• Accordingly, there exists a need for an improved method and apparatus that provides regulation while reducing any excess heat and performance drain beyond that necessary to power the attached load. Furthermore, there exists a need to supply the needed power without placing the circuit at risk for damage from voltage droop and overshoot.
  • BRIEF DESCRIPTION OF THE DRAWINGS
  • FIG. 1 is a graph showing prior art implementation of load line voltage;
  • FIG. 2 is a graph showing implementation of load line voltage in accordance with an embodiment of the present disclosure;
  • FIG. 3 is a graph showing implementation of a load line voltage in accordance with another embodiment of the present disclosure;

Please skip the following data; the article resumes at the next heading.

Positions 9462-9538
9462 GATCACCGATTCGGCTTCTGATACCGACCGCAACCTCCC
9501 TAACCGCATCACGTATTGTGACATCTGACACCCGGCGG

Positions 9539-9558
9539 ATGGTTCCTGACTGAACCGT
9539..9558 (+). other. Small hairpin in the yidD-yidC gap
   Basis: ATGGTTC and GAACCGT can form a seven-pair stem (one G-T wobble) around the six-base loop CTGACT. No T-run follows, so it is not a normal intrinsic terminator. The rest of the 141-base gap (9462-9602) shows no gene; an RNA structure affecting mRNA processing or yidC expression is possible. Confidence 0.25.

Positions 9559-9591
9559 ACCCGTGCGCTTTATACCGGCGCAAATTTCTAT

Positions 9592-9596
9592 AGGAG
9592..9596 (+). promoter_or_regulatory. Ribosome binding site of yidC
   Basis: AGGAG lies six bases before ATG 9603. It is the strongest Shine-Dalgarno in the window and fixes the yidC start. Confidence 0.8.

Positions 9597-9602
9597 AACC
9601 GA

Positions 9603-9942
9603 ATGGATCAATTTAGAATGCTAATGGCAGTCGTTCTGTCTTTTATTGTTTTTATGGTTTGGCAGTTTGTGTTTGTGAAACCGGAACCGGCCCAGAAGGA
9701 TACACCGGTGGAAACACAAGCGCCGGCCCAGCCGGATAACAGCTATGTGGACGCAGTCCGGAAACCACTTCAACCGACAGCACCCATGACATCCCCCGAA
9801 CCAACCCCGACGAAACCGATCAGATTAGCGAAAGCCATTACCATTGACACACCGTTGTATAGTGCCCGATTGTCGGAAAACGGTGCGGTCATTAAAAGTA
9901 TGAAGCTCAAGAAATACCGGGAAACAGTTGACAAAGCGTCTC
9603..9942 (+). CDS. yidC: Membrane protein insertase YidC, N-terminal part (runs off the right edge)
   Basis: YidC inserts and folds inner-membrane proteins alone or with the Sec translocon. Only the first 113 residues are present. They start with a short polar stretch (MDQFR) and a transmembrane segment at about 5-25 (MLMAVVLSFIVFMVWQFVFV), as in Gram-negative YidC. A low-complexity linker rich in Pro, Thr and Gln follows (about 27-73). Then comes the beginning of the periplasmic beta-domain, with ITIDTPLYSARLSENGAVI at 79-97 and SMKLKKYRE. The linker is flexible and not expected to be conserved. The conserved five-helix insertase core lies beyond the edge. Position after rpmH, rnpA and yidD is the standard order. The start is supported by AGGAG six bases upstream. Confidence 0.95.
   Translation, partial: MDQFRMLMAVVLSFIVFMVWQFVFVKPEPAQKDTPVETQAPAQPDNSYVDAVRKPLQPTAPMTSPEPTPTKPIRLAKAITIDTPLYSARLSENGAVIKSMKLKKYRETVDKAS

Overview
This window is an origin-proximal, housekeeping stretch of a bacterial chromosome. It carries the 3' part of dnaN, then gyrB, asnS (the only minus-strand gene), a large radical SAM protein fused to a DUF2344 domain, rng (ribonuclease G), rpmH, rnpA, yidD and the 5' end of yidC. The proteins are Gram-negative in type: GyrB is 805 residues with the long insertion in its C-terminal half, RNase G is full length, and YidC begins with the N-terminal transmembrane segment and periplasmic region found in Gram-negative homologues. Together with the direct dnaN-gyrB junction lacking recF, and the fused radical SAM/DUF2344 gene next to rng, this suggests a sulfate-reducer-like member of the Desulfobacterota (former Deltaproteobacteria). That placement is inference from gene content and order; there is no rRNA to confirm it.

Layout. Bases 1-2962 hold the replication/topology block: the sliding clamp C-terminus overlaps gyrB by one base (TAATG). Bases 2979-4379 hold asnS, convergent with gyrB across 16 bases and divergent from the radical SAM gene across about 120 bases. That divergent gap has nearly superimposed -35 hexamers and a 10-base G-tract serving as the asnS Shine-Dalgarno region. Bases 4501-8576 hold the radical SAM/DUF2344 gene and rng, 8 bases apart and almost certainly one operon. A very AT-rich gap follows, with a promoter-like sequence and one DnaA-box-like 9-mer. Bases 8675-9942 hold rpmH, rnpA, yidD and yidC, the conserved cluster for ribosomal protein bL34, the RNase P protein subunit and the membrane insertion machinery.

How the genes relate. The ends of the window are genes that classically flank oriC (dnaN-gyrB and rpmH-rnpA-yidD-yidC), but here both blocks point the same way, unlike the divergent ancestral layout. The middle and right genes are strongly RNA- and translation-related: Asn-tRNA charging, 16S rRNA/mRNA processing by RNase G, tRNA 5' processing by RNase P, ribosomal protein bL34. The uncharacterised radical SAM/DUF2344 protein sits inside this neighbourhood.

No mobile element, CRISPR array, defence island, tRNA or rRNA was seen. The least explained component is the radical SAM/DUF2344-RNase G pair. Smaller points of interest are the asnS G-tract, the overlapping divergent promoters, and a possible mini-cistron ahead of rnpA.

• FIG. 4 is a diagrammatic view of an embodiment of a computing system for employing the load line voltage of FIG. 2 and FIG. 3;
  • FIG. 5 is a flow chart showing an embodiment of the method employed by the system of FIG. 4 to achieve the load line voltage of FIG. 2 and FIG. 3;
  • FIG. 6 is a flow chart showing an embodiment of the method employed by the system of FIG. 4 to achieve load line voltages when processing blocks are being transitioned from active to inactive states; and
  • FIG. 7 is a graph showing an exemplary load line voltage using the flow chart of FIG. 6.
  • DETAILED DESCRIPTION